Complementary Therapies ‘complement the health’ as in they aim to treat the wellbeing of a person
There are a wide range of complementary therapies now available to the public. Some are used in conjunction with medical treatments, although often paid for privately, and some are simply chosen to complement wellbeing. The difference between complementary therapies and alternative therapies is very simple. Complementary therapies ‘complement the health’ as in they aim to treat the wellbeing of a person, and alternative is an ‘alternative’ to medical treatment. It is important to understand the facts and the difference so that you can gauge what would be the most successful treatment for you – whether it is complementary, alternative medicine or conventional medicine.
So why choose complementary therapies or alternative medicine?
Generally, people choose these options because they want to use a treatment which is more natural than medicines which may be chemically based. They want a gentler treatment and want to feel more in control of their body. They may have persistent long-term pain which they would rather treat without medical side effects. Sometimes it may just be that a complementary or alternative medicine actually seems to works better than medicine. This all depends on how your body responds as it can differ between people. These therapies in particular are viewed as a holistic treatment or holistic therapy, meaning they aim to treat the mind (mental), the body (physical) and the soul (spiritual). Their purpose is to relax, energise, remove blockages and revive the body. They can work on internal hurt or negative emotions which can also manifest as a physical condition. Many of our ailments are caused by the fast living of today, stress builds up and we tend not to make time to relax. Therapies are heavily aimed at helping the body to rest, relax and revive. Spiritual Healing can have a similar effect where it will bring calm to the body, mind and soul.
Complementary therapies target reducing stress and improving overall wellbeing
Different types of massage help to reduce stress and tension from the body. When we are under pressure or have stress in our lives we physically hold ourselves in a tense way, particularly our neck, shoulders and back. These are the target areas of stress and the tenser you are, the more you will suffer from headaches, back and neck pain and be susceptible to having long-term problems in these areas if you do not get treatment. Aromatherapy uses plant based essential oils which contain beneficial properties which can be mixed in an oil and applied with massage to the body. Shiatsu and acupressure work by applying gentle pressure to pressure points in the body, releasing energy blockages and helping the ‘chi’ or energy to flow. Reflexology works in a similar way but is carried out on the soles of the feet. It is believed that there is a map of your body on your feet and applying pressure to certain areas will connect with removing energy blockages in the related area of the body. All complementary therapies target reducing stress and improving overall wellbeing.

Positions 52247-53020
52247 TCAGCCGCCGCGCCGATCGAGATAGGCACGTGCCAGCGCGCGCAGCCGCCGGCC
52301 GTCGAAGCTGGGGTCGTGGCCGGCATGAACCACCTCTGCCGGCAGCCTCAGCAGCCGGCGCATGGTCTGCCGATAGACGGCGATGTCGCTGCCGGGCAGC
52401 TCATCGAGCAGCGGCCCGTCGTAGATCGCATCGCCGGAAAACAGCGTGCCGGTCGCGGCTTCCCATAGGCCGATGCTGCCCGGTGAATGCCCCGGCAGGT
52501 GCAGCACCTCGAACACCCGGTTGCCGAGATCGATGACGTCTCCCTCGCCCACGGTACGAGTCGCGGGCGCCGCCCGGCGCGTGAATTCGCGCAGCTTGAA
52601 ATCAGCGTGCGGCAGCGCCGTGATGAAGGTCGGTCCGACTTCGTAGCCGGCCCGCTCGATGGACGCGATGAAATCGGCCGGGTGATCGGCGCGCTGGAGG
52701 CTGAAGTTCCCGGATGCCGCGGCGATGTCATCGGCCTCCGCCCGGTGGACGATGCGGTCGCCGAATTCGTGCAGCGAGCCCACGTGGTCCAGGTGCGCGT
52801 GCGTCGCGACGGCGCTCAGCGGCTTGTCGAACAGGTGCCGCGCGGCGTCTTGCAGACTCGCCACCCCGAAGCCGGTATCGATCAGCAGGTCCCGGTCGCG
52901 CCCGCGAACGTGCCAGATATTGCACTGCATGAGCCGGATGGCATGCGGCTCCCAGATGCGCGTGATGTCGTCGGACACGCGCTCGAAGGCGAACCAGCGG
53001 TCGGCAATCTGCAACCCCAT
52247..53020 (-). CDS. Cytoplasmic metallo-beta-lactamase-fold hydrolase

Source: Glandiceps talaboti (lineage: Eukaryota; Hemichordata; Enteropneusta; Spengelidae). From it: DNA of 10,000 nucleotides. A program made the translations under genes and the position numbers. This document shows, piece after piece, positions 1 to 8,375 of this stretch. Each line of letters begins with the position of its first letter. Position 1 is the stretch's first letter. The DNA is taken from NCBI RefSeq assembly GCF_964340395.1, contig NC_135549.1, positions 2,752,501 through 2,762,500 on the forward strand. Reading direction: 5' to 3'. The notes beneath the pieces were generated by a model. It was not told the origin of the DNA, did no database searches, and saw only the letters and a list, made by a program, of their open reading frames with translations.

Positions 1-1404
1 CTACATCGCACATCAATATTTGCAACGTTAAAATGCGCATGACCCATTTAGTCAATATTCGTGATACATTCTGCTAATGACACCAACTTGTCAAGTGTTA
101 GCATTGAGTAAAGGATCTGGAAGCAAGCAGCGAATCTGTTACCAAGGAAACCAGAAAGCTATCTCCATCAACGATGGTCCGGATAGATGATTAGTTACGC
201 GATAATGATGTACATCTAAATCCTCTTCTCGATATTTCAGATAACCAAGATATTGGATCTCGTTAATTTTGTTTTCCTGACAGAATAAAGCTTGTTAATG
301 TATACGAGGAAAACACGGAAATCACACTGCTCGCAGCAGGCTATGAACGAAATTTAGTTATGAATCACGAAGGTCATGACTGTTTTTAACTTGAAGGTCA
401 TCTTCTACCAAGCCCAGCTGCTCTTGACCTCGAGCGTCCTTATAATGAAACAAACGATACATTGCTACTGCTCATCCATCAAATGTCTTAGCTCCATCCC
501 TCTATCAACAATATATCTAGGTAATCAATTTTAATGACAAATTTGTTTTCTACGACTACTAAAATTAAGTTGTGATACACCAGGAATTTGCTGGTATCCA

It is very important to remember that complementary therapies and holistic therapy are here to promote wellbeing and reduce stress. Spiritual Healing can also be of benefit to people. They should not replace medical treatment if it is needed. If you have a health issue that needs medical intervention, then you should seek professional medical advice. Doctors and medical experts do have knowledge of complementary and alternative therapies so it is certainly worth discussing your options with them and being open about your preference. Professional therapists should always refer a patient to a medical practitioner if they feel they will not be able to treat them successfully. However, it is worth exploring what is available and speaking to therapists to discuss whether you would benefit from a treatment whether it is holistic, complementary or alternative medicine.
PUBLISHED: 29 February 2016